Taglines: Everybody gave up on Billy Hayes — except Billy.
On October 6, 1970 while boarding an international flight out of Istanbul Airport, American Billy Hayes is caught attempting to smuggle 2 kilos of hashish out of the country, the drugs strapped to his body. He is told that he will be released if he cooperates with the authorities in identifying the person who actually sold him the hash. Billy’s troubles really begin when after that assistance, he makes a run for it and is recaptured. He is initially sentenced to just over four years for possession, with no time for the more harsh crime of smuggling.
The prison environment is inhospitable in every sense, with a sadistic prison guard named Hamidou ruling the prison, he who relishes the mental and physical torture he inflicts on the prisoners for whatever reason. Told to trust no one, Billy does befriend a few of the other inmates, namely fellow American Jimmy Booth (in for stealing two candlesticks from a mosque), a Swede named Erich, and one of the senior prisoners having already.
Midnight Express is a 1978 American-British-Turkish prison drama film directed by Alan Parker, produced by David Puttnam and starring Brad Davis, Irene Miracle, Bo Hopkins, Paolo Bonacelli, Paul L. Smith, Randy Quaid, Norbert Weisser, Peter Jeffrey and John Hurt. It is based on Billy Hayes’ 1977 non-fiction book Midnight Express and was adapted into the screenplay by Oliver Stone.
Hayes was a young American student sent to a Turkish prison for trying to smuggle hashish out of Turkey. The film deviates from the book’s accounts of the story – especially in its portrayal of Turks – and some have criticized this version, including Billy Hayes himself. Later, both Stone and Hayes expressed their regret about how Turkish people were portrayed in the film. The film’s title is prison slang for an inmate’s escape attempt.
About the Story
On October 6, 1970, while on holiday in Istanbul, Turkey, American college student Billy Hayes straps 2 kg of hashish blocks to his chest. While attempting to board a plane back to the United States with his girlfriend, Billy is arrested by Turkish police on high alert due to fear of terrorist attacks. He is strip-searched, photographed and questioned. After a while, a shadowy American (who is never named, but is nicknamed “Tex” by Billy due to his thick Texan accent) arrives, takes Billy to a police station and translates for Billy for one of the detectives.
On questioning Billy tells them that he bought the hashish from a taxicab driver, and offers to help the police track him down in exchange for his release. Billy goes with the police to a nearby market and points out the cab driver, but when they go to arrest the cabbie, it becomes apparent that the police have no intention of keeping their end of the deal with Billy. He sees an opportunity and makes a run for it, only to get cornered and recaptured by the mysterious American.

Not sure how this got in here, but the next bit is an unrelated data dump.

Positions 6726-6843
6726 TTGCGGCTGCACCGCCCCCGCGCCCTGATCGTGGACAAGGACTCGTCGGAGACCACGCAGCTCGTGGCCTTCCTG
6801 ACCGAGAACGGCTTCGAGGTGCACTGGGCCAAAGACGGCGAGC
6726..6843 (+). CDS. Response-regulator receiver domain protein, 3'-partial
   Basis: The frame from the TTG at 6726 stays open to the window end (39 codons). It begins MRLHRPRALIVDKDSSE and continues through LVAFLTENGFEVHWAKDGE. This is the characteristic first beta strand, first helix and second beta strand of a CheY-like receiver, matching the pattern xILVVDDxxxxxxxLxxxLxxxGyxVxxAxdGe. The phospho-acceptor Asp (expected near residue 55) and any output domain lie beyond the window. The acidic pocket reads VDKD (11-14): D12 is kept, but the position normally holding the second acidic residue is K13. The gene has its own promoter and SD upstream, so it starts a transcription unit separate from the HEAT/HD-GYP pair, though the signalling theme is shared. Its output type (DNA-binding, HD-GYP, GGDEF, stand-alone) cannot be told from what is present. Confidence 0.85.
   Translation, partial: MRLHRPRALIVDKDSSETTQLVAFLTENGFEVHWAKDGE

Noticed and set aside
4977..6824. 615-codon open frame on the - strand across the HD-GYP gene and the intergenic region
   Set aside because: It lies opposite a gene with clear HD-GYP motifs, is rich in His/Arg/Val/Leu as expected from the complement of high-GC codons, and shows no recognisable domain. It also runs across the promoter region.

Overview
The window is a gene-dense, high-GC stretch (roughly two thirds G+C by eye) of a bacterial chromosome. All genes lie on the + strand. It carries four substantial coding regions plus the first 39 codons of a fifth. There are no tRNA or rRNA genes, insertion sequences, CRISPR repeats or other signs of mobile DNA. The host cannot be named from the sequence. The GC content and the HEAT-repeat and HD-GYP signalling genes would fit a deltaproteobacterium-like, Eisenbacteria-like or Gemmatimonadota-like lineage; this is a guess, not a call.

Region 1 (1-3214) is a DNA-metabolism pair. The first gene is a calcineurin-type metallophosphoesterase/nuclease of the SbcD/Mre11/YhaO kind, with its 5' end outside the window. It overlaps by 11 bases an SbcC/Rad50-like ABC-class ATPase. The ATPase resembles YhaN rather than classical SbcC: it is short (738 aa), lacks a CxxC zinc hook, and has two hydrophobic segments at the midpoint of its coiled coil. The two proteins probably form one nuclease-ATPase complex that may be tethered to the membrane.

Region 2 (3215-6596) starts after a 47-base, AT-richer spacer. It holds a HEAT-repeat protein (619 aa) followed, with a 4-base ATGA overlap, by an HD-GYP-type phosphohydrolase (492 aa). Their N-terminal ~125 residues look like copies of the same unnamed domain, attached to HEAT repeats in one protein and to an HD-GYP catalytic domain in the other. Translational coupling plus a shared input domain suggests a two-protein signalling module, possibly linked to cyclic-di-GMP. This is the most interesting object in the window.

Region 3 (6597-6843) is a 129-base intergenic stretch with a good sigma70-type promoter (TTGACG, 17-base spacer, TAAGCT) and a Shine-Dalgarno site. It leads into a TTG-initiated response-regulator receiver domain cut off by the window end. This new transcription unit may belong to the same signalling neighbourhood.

During his first night in holding at a local jail, a freezing-cold Billy sneaks out of his cell and steals a blanket. Later that night he is rousted from his cell and brutally beaten by chief guard Hamidou for the blanket theft.
He wakes a few days later in Sağmalcılar Prison, surrounded by fellow Western prisoners Jimmy (an American — in for stealing two candlesticks from a mosque), Max (an English heroin addict) and Erich (a Swede) who help him to his feet. Jimmy tells Billy that the prison is a dangerous place for foreigners like themselves, and that no one can be trusted – not even the young children.
Billy meets with his father, a U.S representative and a Turkish lawyer to discuss what will happen to him. Billy is sent to trial for his case where the angry prosecutor makes a case against him for drug smuggling. The lead judge is sympathetic to Billy and gives him only a four-year sentence for drug possession. Billy and his father are horrified at the outcome but their Turkish lawyer insists that the term is a very good result.
Jimmy tries to encourage Billy to become part of an escape attempt through the prison’s tunnels. Believing he is to be released soon Billy rebuffs Jimmy who goes on to attempt an escape himself being brutally beaten for this. In 1974, Billy’s sentence is overturned by the Turkish High Court in Ankara after a prosecution appeal (the prosecutor originally wished to have him found guilty of smuggling and not the lesser charge of possession), and he is ordered to serve a 30-year-to-life term for his crime.
Billy goes along with a prison-break Jimmy has masterminded. Billy, Jimmy, and Max try to escape through the catacombs below the prison, but their plans are revealed to the prison authorities by fellow-prisoner Rifki. His stay becomes harsh and brutal: terrifying scenes of physical and mental torture follow one another, culminating in Billy having a breakdown. He beats up and nearly kills Rifki.
Following this breakdown, he is sent to the prison’s ward for the insane where he wanders in a daze among the other disturbed and catatonic prisoners. He meets fellow prisoner Ahmet whilst participating in the regular inmate activity of walking in a circle around a pillar. Ahmet claims to be a philosopher from Oxford University and engages him in conversation to which Billy is unresponsive.
Midnight Express (1978)
Directed by: Alan Parker
Starring: Brad Davis, Irene Miracle, Bo Hopkins, Paolo Bonacelli, Randy Quaid, Norbert Weisser, Kevork Malikyan, Joe Zammit Cordina
Screenplay by: Oliver Stone
Production Design by: Geoffrey Kirkland
Cinematography by: Michael Seresin
Film Editing by: Gerry Hambling
Costume Design by: Milena Canonero
Art Direction by: Evan Hercules
Music by: Giorgio Moroder
Distributed by: Columbia Pictures
Release Date: October 6, 1978